The Bank of England has circulated new £50 banknotes featuring Alan Turing.
New £50 notes memorializing groundbreaking British computer scientist and World War II hero Alan Turing went into circulation on Wednesday, the date of what would have been his 109th birthday. Turing is widely known as the “father of computer science and artificial intelligence” and is the first gay man to be featured on a British banknote.
This news has been welcomed by those part of the LGBTQ+ community and those who have celebrated his work.
Sarah John, who is the Bank of England’s chief cashier, said to NBC News that she was delighted that he was able to feature on their new £50 banknote and how “he was a brilliant scientist whose thinking still shapes our lives today.”
Who is Alan Turing?
The English mathematical, computer scientist, logician, cryptanalyst, philosopher and theoretical biologist was born on 23rd June 1912 in Maida Vale, London. In 1934 he graduated from the University of Cambridge, and two years later, he produced “On Computable Numbers” at the age of 24. The paper is seen to be one of the most famous theoretical papers in the history of computing. After he wrote this paper, Turing joined the British government’s wartime operation at the start of World War Two.
During his time in government, he designed a code-breaking machine known as “Bombe” or the Enigma machine. This machine transferred valuable military intelligence to the Allied Forces and processed coded messages, which help shortened World War Two and saved lives. Professor Jack Copeland estimated that the Enigma machine shorted the war in Europe by more than two years and saved over 14 million lives. By the end of the war, Turing was made an Officer of the Most Excellent Order of the British Empire, an honour given by the royal family to those who have contributed to sciences, arts and public service.
“What we really don’t realize is how this moment and Turing’s vision changed the entire world. Before this, literally nobody in the world had imagined that a single machine could apply countless strings of abstract symbols. Now we know them as programs,”David Leslie of the Alan Turing Institute.
He was also part of developing the earlier versions of computers, the first being at the National Physical Laboratory and then at the University of Manchester. Turing wrote a paper on the chemical basis of morphogenesis, which is the biological process that causes a cell, tissue or organism to develop its shape and predict oscillating chemical reactions.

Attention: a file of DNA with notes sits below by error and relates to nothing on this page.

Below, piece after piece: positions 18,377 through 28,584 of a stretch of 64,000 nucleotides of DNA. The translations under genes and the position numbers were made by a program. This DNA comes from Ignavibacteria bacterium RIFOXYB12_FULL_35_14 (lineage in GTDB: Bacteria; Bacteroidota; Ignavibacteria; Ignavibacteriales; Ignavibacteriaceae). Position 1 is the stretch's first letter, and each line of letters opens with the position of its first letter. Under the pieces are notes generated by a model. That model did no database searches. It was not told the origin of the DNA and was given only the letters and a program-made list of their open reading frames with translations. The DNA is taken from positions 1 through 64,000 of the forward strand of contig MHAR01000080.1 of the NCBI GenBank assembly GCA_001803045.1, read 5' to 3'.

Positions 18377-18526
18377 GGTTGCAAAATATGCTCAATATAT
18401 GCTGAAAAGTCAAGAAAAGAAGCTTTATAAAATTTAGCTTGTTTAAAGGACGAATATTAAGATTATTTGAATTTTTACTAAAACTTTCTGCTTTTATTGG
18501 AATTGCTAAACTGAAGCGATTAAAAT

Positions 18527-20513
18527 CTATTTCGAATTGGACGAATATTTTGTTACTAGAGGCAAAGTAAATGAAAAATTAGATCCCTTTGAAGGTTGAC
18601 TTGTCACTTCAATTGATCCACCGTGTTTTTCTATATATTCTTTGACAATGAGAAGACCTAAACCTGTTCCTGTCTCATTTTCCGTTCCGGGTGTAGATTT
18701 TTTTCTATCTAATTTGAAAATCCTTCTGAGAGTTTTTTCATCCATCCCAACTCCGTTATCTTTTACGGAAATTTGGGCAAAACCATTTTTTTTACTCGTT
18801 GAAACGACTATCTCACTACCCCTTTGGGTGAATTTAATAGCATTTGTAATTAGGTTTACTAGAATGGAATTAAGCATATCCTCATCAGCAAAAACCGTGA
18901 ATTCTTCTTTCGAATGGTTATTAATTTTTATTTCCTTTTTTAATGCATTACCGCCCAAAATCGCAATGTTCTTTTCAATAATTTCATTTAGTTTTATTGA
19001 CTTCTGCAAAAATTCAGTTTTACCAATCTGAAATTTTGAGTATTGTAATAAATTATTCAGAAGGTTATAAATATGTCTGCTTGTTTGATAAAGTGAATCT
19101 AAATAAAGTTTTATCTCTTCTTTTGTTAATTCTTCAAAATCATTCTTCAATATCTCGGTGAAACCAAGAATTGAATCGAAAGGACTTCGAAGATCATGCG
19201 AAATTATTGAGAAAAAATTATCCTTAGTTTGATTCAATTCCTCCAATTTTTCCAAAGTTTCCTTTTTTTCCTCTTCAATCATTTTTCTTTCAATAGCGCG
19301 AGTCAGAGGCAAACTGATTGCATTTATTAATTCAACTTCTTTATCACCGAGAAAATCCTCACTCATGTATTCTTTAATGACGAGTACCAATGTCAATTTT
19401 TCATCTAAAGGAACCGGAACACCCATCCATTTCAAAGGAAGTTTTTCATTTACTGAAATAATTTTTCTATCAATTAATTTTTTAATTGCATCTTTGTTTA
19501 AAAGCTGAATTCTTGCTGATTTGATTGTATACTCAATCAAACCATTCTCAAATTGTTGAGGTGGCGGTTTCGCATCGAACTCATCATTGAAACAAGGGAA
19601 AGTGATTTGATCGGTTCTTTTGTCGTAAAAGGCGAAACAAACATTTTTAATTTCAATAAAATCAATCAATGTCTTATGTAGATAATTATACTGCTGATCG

Yet, despite his achievements during his career, he was never fully recognised for his work.
During the 1950s, thousands of gay men and those suspected of being gay were imprisoned as it was a criminal offence to be gay or have same-sex relations. In 1952, Turing was prosecuted for indecency over his relationship with a man and was offered the choice to either be imprisoned or be chemically castrated. He chose to take a hormonal treatment that suppressed his libido. Due to his criminal record, he couldn’t work for governmental intelligence, and he was disgraced and disenfranchised.
On 8th June 1954, he died of suicide after taking cyanide at the age of 41.
“I’m delighted that Alan Turing features on our new £50 banknote. He was a brilliant scientist whose thinking still shapes our lives today. However, his many contributions to society were still not enough to spare him the appalling treatment to which he was subjected simply because he was gay. By placing him on this new £50, we are celebrating his life and his achievements, of which we should all be very proud.”Sarah John, Bank of England’s chief cashier
Importance of Turing’s £50 Note
Turing’s appearance on the £50 note is a massive milestone for the LGBTQ+ community and those fighting for his legacy to be recognised. The Bank of England’s decision is a way to reverse the once disgraced individual into a widely celebrated person. Over the last few years, Turing’s legacy and achievements have started to be fully recognised. In 2009, Gordon Brown publicly apologised for Turing’s “utterly unfair” treatment, and four years later, the Queen granted the wartime hero a royal pardon.
The Imitation Game was released in 2014, based on a biography of Alan Turing and his achievements, which Andrew Hodges wrote in 1983. Many buildings have also been named after Turing’s name, including the computer room at King’s College, Cambridge, a computer laboratory at the University of Washington and a lecture room at the Slovak University of Technology in Bratislava, Slovakia. The Bank of England’s decision to include Turing on their £50 note adds to these steps in fully recognising what Turing brought to this country and why he should be widely celebrated rather than condemned for who he is.
This may not be the last time we hear Turing being recognised in some form of way, as the mathematician once said that “this is only a foretaste of what is to come, and only the shadow of what is going to be.”